Sometimes we tend to take for granted how really, really large the earth is, and how diverse and complex its geography and ecosystem are. As children, we read how Phileas Fogg circumnavigated the world in just 80 freaking days in Jules Verne’s Around the World in 80 Days. And yet today, even with modern air travel and land transport system, one could barely experience even 0.001% of what earth has to offer in less than three months.
In fact, one could spend years traveling and still barely scrape the surface of all the known wonders the planet has to offer – and this is before we even start looking at the lesser known locations. Locations that appear to be more at home in science fiction novels or film sets. Locations that will take your breath away and forever change the way you see the world. We’re surely exaggerating, right? Not really. Come and take a look for yourself.
♦ Rainbow Mountains of Zhangye National GeoPark, Gansu, China
Imagine rainbow-colored rolling hills, valleys, jagged cliffs, and other rocky outcrops – the Zhangye Danxia Landform Geological Park is filled with such formations. It is as if a giant wandered through the mountainous region with a paintbrush and wooden palette, and rained colors on the land. No such luck though. As impressive it looks, the explanation behind this geomorphologic anomaly is actually rather simple – it is the culmination of a 25-million-year blending process of red sandstones and other colorful mineral deposits. This phenomenon is however unique to China.
♦ The Pink Lakes of Australia, Canada, Azerbaijan, Spain and Senegal
You’ve seen blue, green and muddy lakes, but have you seen pink ones? There are actually eight pink lakes in the world – and when we say pink, we mean cotton candy kind of pink, not some light shade of pink. Pink lakes, which contain high concentrations of salt, are caused by saline-loving algae or bacteria such as dunaliella salina and desulfohalobium retbaense. Once the salt level of these bodies of water crosses a certain threshold, and the water and ambient temperature reach a sufficient level, there will be an explosion in the growth of said algae and bacteria. These lifeforms will subsequently release mainly pink-colored carotenoids into the water – hence the pink lakes. While the lakes may appear inviting, take great care before stepping into one – the extremely high salt content (as much as 40-50% concentration) could damage your skin, at the very least.
The eight known pink lakes are as follows:
• Lake Hillier, Hutt Lagoon and Pink Lake in Western Australia, Australia
• Lake Retba, Cap Vert, Senegal
• Salt Pans of Torrevieja (Two Salinas de Torrevieja), Alicante, Spain
• Dusty Rose Lake, British Columbia, Canada
• Lake Masazir, Baku, Azerbaijan
• Saline di Cervia, Sardinia, Italy (seasonal)
♦ Door to Hell, Derweze, Turkmenistan
It all began in the summer of 1971 when engineers discovered natural gas reserves near the small village of Derweze (sometimes spelled Darwasa or Darwaza) in Turkmenistan. They quickly erected a rig to start mining the natural gas, thought to be one of the largest in the world at the time. As fate would have it, the rig collapsed and the entire area was sealed off to prevent workers and villagers from breathing the poisonous methane gas.
To stop the fire, an incendiary device or explosive material (the story is not clear) was thrown at the site of the collapsed rig. The objective was to start a fire that will burn itself out after depleting the methane in the air. Unfortunately, their actions resulted in an explosion that created a massive 200 feet wide and 70 feet crater with an unending supply of natural gas from beneath the earth.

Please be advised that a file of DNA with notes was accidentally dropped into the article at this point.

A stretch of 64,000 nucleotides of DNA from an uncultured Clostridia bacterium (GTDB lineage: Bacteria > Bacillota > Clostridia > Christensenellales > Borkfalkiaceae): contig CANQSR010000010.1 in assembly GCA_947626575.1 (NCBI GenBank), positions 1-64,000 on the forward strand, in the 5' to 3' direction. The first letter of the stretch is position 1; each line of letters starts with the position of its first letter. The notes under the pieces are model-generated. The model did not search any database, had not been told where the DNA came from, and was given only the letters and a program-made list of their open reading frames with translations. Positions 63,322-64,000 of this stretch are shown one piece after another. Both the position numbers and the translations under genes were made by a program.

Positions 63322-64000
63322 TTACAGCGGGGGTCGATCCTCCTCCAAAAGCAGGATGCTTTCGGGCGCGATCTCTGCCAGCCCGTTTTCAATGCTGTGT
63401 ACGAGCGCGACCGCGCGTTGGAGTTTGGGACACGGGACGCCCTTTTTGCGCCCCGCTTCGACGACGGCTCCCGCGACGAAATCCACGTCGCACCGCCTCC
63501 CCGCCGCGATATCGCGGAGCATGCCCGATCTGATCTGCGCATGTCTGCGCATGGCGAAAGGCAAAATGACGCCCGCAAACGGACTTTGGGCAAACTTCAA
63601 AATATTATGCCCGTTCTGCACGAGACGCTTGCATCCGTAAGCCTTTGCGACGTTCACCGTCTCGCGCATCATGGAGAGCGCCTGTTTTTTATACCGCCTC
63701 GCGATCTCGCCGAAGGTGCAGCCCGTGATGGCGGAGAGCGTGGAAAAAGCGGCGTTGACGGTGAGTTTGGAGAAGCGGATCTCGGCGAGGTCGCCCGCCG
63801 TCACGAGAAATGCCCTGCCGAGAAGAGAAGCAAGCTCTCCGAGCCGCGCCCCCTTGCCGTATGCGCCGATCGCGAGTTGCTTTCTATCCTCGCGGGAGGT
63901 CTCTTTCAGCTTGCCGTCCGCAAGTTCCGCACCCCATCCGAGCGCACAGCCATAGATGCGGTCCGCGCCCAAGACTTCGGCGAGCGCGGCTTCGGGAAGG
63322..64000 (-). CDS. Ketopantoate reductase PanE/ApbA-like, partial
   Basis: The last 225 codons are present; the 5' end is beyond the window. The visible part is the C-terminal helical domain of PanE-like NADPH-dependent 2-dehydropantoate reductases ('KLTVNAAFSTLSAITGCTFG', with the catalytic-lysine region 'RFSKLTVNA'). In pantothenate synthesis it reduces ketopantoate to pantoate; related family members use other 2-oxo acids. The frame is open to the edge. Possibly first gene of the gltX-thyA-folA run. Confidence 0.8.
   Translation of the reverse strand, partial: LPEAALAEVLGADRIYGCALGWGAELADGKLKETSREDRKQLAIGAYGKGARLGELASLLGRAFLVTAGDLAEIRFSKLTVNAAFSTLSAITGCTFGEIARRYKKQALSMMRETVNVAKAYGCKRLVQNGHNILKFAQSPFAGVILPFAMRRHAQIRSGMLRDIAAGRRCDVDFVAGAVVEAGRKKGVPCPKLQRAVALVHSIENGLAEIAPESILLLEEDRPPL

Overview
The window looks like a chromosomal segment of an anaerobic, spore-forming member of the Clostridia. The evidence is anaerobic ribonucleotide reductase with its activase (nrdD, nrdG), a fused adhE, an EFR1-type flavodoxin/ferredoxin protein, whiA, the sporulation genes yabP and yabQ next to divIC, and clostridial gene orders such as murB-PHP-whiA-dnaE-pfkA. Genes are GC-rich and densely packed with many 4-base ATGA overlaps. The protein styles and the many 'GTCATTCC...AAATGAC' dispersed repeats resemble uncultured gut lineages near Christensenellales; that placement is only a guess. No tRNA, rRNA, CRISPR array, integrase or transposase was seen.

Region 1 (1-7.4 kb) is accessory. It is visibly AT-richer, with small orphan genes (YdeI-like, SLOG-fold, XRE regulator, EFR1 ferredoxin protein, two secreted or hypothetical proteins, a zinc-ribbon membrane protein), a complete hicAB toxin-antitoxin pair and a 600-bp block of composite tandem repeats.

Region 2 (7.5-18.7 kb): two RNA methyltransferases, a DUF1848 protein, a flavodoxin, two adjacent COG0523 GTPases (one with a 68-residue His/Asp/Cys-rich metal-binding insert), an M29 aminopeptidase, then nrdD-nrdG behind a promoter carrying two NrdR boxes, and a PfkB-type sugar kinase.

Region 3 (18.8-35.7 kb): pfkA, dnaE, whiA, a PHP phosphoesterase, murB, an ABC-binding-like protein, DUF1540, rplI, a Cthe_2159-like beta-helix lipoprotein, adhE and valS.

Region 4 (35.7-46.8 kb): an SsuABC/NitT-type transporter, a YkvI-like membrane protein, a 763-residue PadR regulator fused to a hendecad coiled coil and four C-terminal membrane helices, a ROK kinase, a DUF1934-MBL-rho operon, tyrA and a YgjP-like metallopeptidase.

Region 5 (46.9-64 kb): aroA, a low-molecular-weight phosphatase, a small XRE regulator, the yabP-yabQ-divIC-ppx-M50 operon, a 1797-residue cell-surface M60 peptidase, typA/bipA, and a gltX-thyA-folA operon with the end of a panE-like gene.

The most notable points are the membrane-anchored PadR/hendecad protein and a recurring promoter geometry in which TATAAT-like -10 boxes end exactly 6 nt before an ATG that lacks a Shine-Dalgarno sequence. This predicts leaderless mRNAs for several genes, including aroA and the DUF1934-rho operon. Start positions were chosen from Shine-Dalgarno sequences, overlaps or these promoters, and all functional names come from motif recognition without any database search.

The crater looked exactly like how one would imagine the gateway to hell would look like – a fiery red fissure that echoes Dante’s images of the underworld. The effect is even more pronounced at night; you could probably imagine some primeval, malevolent creature climbing out of the crater. 44 years on, and the fiery gate of hell continues to burn.
♦ Chamarel Seven Coloured Earth, Rivière Noire, Mauritius
Unknown to many, the tiny resort island of Mauritius in the Indian Ocean holds another attraction to tourists – its one-of-a-kind seven-colored, naturally-occurring earth. Even if you move and mix the soil, its seven colors will eventually segregate in different layers of blue, brown, green, purple, red, violet and yellow.
The soil is a blend of volcanic dust and clay. Through a millennia-long process, the soil is stripped of its water content through chemical weathering and decomposition of trace organic and mineral solubles, leaving the dominant iron and aluminum oxides content relatively unscathed. The seven colors are produced through the organic blending of these two minerals with other compounds such as goethite and kaolinite.
The result is stunning colorful earth, unlike anything you’ve ever seen before.
♦ Sea of Stars, Vaadhoo Island, Maldives
“Bright star, would I were steadfast as thou art, not in lone splendour hung aloft the nigh?”
John Keats, the great English romantic poet, would probably go into conniptions if he ever saw the starry beaches of Raa Atoll, Maldives – for the stars lies not in the heavens, but on the shallow shores of the Sea of Stars on Vaadhoo Island.
This phenomenon is caused by the presence of bioluminescent phytoplanktons that emanates a blue glow. Multiply the effect by a few of million, and the entire length of the beach seem like a mirror to the sky on a cloudless night. The radiance is simply breathtaking.
Song of the day: Simply Red – Stars